'Called to Serve'

The stories of the ordinands of St Faith's, Great Crosby

Myles Cooper Davies

I cannot remember when the thought of ordination started for me, but it was certainly when I was still a child. My father died after a long illness when I was 8, and when I was about 10, I decided I would much prefer to go to Church, at St Philip’s in Litherland, rather than go to Sunday School. The clergy there became something of a role model for me, and I soon became convinced that this was what God wanted me to do with my life. My Confirmation when I was 14 was an important moment in my coming to faith, and even more, a few days later, my first Communion. From this time on, the Eucharist grew in importance for me, but St Philip’s followed the usual pattern of Evangelical parishes in those days, with Holy Communion taking place only once a month at the main morning service, and a weekly celebration at 8am.

From school at Merchant Taylors’ I knew a number of people who belonged to St Faith’s, and as I moved into the Sixth Form I decided to come to St Faith’s myself. This was in the early years of Fr Charles Billington’s ministry, when many new things were starting to happen. But I remain grateful for everything which St Philip’s had given me, not least an abiding love for the words of the Book of Common Prayer. I love to celebrate the Prayer Book Eucharist, and as I do so I hear in my memory the cadences of the voice of the Revd Geoffrey Taylor, then Vicar of St Philip’s.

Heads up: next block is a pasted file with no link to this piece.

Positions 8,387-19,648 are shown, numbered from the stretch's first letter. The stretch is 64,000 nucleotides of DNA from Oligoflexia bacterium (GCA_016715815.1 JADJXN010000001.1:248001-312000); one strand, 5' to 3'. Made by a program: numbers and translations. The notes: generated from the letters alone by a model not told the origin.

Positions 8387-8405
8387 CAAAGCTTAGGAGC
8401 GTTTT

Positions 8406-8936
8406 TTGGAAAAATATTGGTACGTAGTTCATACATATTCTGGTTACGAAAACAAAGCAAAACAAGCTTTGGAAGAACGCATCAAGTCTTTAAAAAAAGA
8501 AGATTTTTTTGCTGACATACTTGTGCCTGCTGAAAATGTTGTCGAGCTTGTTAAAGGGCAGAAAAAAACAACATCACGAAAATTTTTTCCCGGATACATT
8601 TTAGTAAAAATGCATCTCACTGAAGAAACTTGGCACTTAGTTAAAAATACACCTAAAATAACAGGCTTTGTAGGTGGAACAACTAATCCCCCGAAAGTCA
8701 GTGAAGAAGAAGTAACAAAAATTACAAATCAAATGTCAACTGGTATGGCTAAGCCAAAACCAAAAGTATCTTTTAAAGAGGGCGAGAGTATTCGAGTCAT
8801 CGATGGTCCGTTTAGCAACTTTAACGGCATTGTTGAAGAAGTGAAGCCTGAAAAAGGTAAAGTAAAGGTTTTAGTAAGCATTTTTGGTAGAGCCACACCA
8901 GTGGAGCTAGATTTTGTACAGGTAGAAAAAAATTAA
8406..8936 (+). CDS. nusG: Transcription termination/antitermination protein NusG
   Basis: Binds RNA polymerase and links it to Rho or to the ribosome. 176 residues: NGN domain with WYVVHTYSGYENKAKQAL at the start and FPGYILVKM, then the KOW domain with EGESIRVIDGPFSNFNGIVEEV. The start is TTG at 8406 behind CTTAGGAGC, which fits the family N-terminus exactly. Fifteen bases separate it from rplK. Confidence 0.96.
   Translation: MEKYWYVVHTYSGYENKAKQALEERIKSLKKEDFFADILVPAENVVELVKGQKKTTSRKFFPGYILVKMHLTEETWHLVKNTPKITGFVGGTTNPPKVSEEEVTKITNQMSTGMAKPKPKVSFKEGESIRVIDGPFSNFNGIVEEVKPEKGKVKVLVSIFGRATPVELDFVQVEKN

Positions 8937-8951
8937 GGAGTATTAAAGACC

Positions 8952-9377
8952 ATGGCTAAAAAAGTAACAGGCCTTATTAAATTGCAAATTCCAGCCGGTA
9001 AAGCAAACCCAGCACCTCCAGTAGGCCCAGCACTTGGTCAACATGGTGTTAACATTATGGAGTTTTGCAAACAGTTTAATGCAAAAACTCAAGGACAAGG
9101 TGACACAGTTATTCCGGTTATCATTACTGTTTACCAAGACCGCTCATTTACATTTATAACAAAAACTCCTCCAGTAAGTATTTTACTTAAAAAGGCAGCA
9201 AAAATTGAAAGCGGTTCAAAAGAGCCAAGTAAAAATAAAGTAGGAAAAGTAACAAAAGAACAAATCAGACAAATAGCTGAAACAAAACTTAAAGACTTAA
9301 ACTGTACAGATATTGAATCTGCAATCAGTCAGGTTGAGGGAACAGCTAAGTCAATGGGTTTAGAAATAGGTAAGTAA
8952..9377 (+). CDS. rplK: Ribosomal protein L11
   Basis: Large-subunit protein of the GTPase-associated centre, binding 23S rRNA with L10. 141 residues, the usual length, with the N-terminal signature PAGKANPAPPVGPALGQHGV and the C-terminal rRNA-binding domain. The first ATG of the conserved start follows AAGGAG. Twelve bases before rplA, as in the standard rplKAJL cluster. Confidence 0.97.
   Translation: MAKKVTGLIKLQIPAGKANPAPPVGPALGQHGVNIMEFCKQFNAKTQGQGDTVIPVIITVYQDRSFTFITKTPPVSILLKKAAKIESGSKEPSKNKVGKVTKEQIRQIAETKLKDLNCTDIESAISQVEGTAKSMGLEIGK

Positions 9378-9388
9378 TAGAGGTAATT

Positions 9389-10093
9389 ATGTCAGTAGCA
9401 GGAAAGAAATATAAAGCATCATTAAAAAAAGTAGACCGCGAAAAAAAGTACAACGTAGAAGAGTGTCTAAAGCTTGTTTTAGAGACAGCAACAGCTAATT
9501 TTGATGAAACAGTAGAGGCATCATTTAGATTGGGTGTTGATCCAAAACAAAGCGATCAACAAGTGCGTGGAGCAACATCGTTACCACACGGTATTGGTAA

Slowly and not always easily, God opened the doors for ordination to happen. Canon Basil Naylor, the Director of Ordinands, decided that I should be sponsored for a Selection Conference when I was 19, in the aftermath of my failing some of my University exams at Durham. The result was that I was ordained at the youngest possible age of 23, after spending three very happy years at theological college in Salisbury.
I went as curate to St Mary the Virgin, West Derby, a marvellous and busy parish with a strong choir and a large number of baptisms, weddings and funerals. I recall a Saturday in August one year when we had six weddings, on the hour, and we had already done two weddings and a funeral the day before! So it was a great place to learn how to do all the pastoral aspects of being ordained.

There were lots more clergy then, including curates, but it is hard now to think back to when all of us were male. West Derby had four of us on the staff, including Deaconess Lena Prince, who taught me so much about pastoral ministry. It was Lena’s ministry which convinced me that God was calling the church to open ordained ministry to women, and later on when she retired, she became honorary curate at St Anne, Stanley during my time as Vicar. It was a great blessing that her hobby in retirement was parish visiting! I had the wonderful privilege of preaching when she presided at the Eucharist for the first time in 1994, for which she had waited for nearly forty years, and again at her Funeral Eucharist in 2012.